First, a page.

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Colbert Hills Golf Course

Manhattan, Kan.


Kansas Golf Association rates Colbert Hills

By Keener A. Tippin II



golf course hole #13

File photo

Hole No. 13 at Colbert Hills.


Many adjectives have been used to describe Kansas State University's Colbert Hills Golf Course -- majestic, spacious, scenic, open range, just to name a few.

The Kansas Golf Association summed up the 315-acre, 18-hole tournament golf course on the northwest edge of Manhattan as challenging, rating it the toughest course in the state.

According to David Gourlay, director of golf operations and general manager of the course, the KGA assigned a rating of 77.5 and a slope of 152 for the course, which was the vision of K-State alumnus and Senior PGA TOUR pro, Jim Colbert, making it the highest rated course in the state.

"Most championship courses have pars of 72 assigned to them," Gourlay explained. "In order to equalize all golf courses with your handicap, a slope is assigned."

Gourlay said not all courses play to the same degree of difficulty. The slope, a value that represents the degree of difficulty of a golf course, takes into account the type of grass on the greens, the speed of greens, the width of the fairways, the number of hazards, the height of the rough, the width of the landing zones and the length of the course, before that value is assigned.

"I don't know of another course that has a higher rating or slope than the one they gave us," Gourlay said. "The significance of the rating is that it will be a very memorable and challenging experience. As a result we will have to make sure that players select the right set of tee blocks from the six options available at each hole so they don't find it too challenging to play for their skill level."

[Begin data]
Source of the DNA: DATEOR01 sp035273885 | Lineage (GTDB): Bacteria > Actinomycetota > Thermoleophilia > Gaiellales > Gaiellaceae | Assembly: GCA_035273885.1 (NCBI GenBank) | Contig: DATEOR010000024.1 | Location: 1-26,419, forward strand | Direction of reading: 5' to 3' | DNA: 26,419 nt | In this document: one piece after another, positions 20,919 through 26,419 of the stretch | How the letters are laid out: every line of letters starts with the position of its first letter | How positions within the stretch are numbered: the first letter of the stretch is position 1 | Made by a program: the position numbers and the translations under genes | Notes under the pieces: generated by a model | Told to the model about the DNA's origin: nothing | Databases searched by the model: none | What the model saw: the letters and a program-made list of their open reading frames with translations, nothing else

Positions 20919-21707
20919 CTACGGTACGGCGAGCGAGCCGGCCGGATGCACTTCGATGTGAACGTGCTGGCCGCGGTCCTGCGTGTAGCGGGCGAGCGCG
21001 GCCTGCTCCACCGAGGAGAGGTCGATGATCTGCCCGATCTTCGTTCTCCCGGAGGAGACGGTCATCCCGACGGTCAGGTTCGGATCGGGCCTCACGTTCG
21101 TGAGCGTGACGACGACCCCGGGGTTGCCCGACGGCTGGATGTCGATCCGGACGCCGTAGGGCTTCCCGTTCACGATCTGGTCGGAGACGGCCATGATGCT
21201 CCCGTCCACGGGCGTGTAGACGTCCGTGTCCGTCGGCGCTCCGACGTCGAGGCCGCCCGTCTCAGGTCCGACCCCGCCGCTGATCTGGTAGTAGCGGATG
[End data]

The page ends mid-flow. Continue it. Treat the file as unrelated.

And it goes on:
Gourlay said that while the course stretches out over 7,500 yards from the back tees, other factors including over 100 bunkers, water features, ponds and fast, contoured greens add significant challenges to Colbert Hills.

"The speed of the greens will be comparable to the Augusta National Golf Course, home of the Masters Tournament," Gourlay said.

To K-State researchers, Colbert Hills is a living laboratory for studying the environmental impact of a golf course on natural resources and to evaluate the best turfgrass management practices for the golf industry in the Midwest.

"I have to think that Colbert Hills will surpass anything that has been in Kansas before and will be comparable to any of the courses you'll see on the PGA TOUR," Gourlay said. "They could put a PGA event out there tomorrow and it would be equally as challenging as the best course played by the pros."


August 2002